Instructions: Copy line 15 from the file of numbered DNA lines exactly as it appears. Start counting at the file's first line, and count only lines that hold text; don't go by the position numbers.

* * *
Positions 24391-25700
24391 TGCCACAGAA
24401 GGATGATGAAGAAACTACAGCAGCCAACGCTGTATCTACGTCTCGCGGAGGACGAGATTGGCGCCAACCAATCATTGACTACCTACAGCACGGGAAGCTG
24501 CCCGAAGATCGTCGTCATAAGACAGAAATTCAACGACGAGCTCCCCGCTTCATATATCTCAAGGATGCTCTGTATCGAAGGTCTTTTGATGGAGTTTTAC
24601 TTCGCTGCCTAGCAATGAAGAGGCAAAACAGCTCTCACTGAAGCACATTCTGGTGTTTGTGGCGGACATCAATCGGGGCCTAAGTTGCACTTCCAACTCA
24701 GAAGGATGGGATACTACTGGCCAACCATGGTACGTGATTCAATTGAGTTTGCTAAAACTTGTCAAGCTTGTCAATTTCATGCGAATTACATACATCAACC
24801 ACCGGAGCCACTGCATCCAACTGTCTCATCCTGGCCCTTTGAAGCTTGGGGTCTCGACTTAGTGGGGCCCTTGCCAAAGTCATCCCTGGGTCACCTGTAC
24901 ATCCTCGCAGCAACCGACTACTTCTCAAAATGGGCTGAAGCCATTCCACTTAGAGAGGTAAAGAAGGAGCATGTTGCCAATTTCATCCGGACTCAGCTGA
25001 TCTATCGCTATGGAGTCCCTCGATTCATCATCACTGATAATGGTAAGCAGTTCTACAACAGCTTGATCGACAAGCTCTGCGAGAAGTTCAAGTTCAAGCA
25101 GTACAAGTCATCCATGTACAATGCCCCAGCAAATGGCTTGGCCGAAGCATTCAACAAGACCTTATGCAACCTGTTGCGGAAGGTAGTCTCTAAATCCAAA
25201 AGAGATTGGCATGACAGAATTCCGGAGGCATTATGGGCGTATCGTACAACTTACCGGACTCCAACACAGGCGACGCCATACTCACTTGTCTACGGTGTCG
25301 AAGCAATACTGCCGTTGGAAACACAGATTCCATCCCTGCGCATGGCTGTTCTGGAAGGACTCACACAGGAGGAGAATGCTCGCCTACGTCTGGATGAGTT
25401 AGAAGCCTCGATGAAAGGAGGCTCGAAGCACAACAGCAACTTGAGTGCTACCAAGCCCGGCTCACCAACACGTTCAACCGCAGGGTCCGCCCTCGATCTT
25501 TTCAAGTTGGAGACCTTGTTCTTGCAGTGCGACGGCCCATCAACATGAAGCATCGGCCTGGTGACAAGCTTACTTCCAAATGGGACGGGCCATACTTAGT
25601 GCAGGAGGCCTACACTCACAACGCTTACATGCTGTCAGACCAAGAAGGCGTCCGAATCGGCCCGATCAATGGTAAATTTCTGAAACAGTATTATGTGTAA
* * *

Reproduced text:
25601 GCAGGAGGCCTACACTCACAACGCTTACATGCTGTCAGACCAAGAAGGCGTCCGAATCGGCCCGATCAATGGTAAATTTCTGAAACAGTATTATGTGTAA